Garissa’s future is based on three tightly interwoven strands — livestock, a railway and the prospect of Middle East loans.
To start with, an organised livestock economy is sure to bring in wealth.
It will be given a boost by the proposed Lamu-Juba railway line as a gateway to South Sudan and Ethiopia and the potential for exports that are sure to spur growth.
And then the Government’s decision to allow counties to negotiate for loans directly with foreign governments has enormous potential to create new roads, sewers and power lines for Garissa.
Both President Kibaki and Prime Minister Raila Odinga overruled technocrats who had wanted to include a clause that would bar counties from sourcing money directly from overseas.
Those who, like Mr Kibaki, were there at Independence during the disastrous majimbo (federal system) experiment, know such a ban was one of the things which made it fail.
The law enacted then made it illegal for a jimbo to negotiate a loan without seeking a guarantee from the National Assembly.
The North Eastern jimbo was among those which suffered as Nairobi was suspicious of the Arabs fearing they and the Soviet Union would fund the Shifta rebellion.
But with Kenyans not wanting to be a part of chaotic Somalia, plus the collapse of the Soviet Union, the fear of a separate state is no longer there, and the counties will be free to negotiate their own loans as they see fit.
Here is how it will favour Garissa county and other Muslim counties in the North East.
They have good relations with all governments in the Middle East.
The tycoons of Garissa are in constant touch with their counterparts in the Arab states and they fly to the Middle East as frequently as Nairobians visit Mombasa.
Already, Saudi Arabia is funding a Sh900 million sewerage system in Garissa Town – an indication that even better things are on the way when the county is free to source its own loans from overseas.
Such a liberal law on borrowing is likely to make Garissa, Wajir and Mandera counties negotiate loans singly or jointly with the Arab world.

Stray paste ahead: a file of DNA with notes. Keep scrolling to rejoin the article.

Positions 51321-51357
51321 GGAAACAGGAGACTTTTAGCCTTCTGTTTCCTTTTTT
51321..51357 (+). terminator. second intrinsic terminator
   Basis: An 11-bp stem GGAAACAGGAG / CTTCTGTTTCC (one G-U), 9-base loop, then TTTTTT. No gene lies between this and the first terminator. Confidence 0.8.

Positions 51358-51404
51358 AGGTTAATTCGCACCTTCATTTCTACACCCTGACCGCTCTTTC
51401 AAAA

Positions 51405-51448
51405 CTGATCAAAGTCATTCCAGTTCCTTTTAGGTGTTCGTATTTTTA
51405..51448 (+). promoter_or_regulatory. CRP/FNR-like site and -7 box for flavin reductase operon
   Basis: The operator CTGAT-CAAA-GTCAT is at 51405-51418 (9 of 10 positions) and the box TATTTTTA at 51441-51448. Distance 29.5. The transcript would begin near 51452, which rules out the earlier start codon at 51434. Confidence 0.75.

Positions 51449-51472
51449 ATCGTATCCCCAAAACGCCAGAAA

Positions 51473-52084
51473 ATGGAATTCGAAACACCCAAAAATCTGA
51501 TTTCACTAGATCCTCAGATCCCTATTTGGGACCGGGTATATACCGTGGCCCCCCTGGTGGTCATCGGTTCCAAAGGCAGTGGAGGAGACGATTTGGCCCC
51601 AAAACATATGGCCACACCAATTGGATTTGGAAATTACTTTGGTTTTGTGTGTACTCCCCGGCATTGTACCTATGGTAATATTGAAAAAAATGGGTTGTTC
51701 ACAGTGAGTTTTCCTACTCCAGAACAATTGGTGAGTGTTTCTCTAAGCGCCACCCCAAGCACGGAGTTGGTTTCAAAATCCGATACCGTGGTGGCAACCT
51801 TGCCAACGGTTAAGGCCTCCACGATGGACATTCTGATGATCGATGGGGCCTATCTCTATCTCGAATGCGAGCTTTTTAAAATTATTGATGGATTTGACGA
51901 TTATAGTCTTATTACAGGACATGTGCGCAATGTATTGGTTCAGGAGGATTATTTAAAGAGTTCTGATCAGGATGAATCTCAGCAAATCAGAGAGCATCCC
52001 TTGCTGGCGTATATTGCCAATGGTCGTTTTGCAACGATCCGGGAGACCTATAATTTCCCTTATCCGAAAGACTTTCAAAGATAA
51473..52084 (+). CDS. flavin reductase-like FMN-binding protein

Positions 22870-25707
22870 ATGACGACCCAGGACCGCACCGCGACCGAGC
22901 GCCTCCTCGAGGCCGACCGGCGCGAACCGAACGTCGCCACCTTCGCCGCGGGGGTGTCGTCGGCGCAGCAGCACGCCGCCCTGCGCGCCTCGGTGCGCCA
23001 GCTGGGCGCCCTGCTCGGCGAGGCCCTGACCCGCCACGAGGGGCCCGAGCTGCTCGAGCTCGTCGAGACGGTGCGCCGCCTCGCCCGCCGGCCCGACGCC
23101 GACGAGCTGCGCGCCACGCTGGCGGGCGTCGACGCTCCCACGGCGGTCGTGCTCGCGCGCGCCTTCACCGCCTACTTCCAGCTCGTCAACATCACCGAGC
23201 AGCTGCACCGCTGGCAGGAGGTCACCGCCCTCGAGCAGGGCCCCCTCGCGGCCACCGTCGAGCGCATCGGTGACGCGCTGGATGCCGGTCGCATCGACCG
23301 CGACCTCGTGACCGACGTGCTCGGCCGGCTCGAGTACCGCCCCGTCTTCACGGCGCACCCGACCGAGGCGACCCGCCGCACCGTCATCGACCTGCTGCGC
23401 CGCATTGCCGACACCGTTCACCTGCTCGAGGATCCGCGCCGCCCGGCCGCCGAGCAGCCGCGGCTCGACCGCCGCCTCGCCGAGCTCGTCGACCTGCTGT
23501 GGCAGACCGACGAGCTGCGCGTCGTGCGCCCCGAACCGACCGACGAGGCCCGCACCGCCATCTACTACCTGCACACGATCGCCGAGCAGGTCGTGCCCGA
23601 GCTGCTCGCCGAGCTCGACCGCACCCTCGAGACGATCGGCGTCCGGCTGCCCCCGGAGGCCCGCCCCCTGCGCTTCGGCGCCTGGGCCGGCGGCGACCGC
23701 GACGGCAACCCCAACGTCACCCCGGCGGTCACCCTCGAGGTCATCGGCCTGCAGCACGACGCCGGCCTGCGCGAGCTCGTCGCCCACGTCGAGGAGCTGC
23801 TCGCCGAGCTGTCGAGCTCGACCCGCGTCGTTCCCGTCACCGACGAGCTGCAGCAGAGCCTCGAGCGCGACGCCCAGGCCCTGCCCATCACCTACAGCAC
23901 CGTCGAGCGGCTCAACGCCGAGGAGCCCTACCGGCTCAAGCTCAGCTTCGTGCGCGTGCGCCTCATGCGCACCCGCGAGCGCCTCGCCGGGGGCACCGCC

The livestock economy is based on the huge numbers of cattle and camels that might help to transform the county.
They would create infrastructure, build industries, and help to lobby for investors, thereby creating wealth.
Will the future technocrats embark on building the required abattoirs, tanneries and dairies, as well as wine and fruit processing plants, and an international airport for flying the products to markets?
Garissa is one of the rare counties where the old and the young are thinking in tandem, when it comes to the economy and administration of the county.
“The proposed railway and road from Lamu to Juba should have come yesterday,” said Defence Minister Yusuf Haji.
“The proposed gateway to Sudan is an appetising prospect and we can’t wait,” he said. “It will transform us into an overnight producing and exporting county.”
Mr Haji’s excitement is shared by Gen (Rtd) Mahmud Mohamed, who believes the county must have a firm foundation with proper leaders who should think outside the box.
“We have every necessary resource in the county; we the old people should provide advice, and the youth should establish firm administrative systems to propel Garissa to a new age,” he said.
The proposed Garissa international airport will have the twin purpose of exporting cargo as well as taking commercial passenger flights.
Garissa Mayor Ismail Mohamed Garat is among the youthful leaders who are thinking of a rich future.
Mr Garat, 34, said: “We want to brand Garissa as the home of livestock where everything from a cow and camel will be exported from.”
Already, the Government is building a Kenya Meat Commission abattoir in Garissa that will handle local livestock instead of having to drive them all the way to Athi River.
Plans are underway to build a tannery to process hides and skins.